Working for a Global Company: What You Need to Know

August 7, 2018


We live in an increasingly globalized world, one in which an ever-increasing number of individuals work for organizations that operate in multiple countries. Additionally, a vast number of organizations are “going global,” marketing a wide range of products and services—food and beverages, transportation, cosmetics, machinery and more—across the world. Joining today’s global workforce offers countless benefits—along with some challenges—both professional and personal. 



Expand your worldview by working with a diverse group of individuals from different cultures. It can be exciting to learn about new cultures and customs—merely by chatting with the person one cube over.


Increase your creativity. Studies show that resourcefulness increases when people are exposed to new outlooks and ideas.


Learn a new language. Working with people who speak other languages allows you to pick up new languages relatively quickly. (And your employer may pay for courses that help you increase your fluency even faster.) 


Enjoy international travel. As an employee of a global company, you may be given the opportunity to work and/or travel the world—wherever the company maintains offices. You may even enjoy an opportunity to train abroad, with both training and travel funded by your organization.



All that being said, be aware that in working with people of different nationalities you’re likely to experience numerous unintended misunderstandings. Although we take manners, gestures, body language, physical proximity and how we experience time for granted, cultural context influences every aspect of these behaviors.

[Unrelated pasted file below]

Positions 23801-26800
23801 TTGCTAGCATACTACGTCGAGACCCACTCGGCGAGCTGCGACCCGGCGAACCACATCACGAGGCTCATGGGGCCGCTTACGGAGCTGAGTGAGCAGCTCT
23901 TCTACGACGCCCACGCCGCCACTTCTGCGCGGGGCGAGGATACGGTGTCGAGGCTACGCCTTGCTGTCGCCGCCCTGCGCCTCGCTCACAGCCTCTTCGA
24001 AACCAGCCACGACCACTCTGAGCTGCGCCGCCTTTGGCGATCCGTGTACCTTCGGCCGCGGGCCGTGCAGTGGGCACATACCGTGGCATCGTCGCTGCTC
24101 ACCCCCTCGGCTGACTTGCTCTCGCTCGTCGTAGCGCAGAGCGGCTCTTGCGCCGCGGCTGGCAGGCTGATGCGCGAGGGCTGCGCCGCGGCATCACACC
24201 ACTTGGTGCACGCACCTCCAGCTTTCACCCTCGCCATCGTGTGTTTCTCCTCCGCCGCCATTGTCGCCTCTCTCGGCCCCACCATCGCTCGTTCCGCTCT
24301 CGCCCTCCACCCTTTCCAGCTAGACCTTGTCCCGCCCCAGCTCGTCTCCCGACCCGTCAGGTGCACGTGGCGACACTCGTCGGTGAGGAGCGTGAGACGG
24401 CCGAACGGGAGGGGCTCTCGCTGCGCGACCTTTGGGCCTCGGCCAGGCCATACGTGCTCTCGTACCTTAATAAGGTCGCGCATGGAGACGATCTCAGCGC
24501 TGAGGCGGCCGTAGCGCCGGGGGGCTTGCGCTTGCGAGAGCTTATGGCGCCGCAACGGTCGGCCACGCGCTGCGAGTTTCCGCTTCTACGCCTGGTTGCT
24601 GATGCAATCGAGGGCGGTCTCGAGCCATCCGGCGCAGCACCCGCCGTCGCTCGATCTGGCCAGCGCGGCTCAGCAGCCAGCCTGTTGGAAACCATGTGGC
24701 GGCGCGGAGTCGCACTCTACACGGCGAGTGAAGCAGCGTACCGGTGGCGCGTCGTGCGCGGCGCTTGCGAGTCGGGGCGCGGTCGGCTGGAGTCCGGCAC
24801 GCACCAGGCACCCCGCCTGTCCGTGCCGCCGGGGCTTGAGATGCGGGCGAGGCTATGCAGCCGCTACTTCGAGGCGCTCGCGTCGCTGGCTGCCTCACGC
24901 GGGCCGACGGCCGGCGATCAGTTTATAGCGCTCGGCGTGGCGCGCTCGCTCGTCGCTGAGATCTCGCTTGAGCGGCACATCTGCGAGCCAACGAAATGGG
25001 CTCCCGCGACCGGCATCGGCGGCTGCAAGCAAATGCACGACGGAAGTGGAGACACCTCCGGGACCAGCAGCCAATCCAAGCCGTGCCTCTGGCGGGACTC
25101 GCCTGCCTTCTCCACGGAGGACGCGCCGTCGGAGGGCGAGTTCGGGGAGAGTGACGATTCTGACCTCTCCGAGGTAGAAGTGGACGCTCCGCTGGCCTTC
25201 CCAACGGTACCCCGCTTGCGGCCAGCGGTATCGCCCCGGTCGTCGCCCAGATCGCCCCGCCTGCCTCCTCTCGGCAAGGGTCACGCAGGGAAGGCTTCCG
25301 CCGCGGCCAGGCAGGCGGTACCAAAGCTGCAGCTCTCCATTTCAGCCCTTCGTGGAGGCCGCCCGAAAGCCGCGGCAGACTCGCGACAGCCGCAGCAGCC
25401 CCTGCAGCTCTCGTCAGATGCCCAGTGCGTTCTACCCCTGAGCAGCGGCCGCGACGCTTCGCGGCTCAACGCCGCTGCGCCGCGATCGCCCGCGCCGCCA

For example, in some cultures, disagreements among team members are considered positive; in others, forceful arguments are offensive. Another example: In the U.S. we value punctuality, but in many Latin American countries, attitudes toward time are more relaxed.


To avoid misunderstandings, ask questions, remain open and remember that the other person’s perspective likely differs from yours. Read as much as possible about the culture you’ll be working with and observe how people interact with each other and with you.


Should you join a global company that offers training in the countries and cultures where it conducts business—sign up for it. That way, you’ll understand at least some of the potential pitfalls of cross-cultural communication and be prepared to change your behavior as needed.

The best part of being part of a global organization may be how attractive you will become to employers. Global firms are hungry for people with cross-cultural experience—and you could be one of them! 

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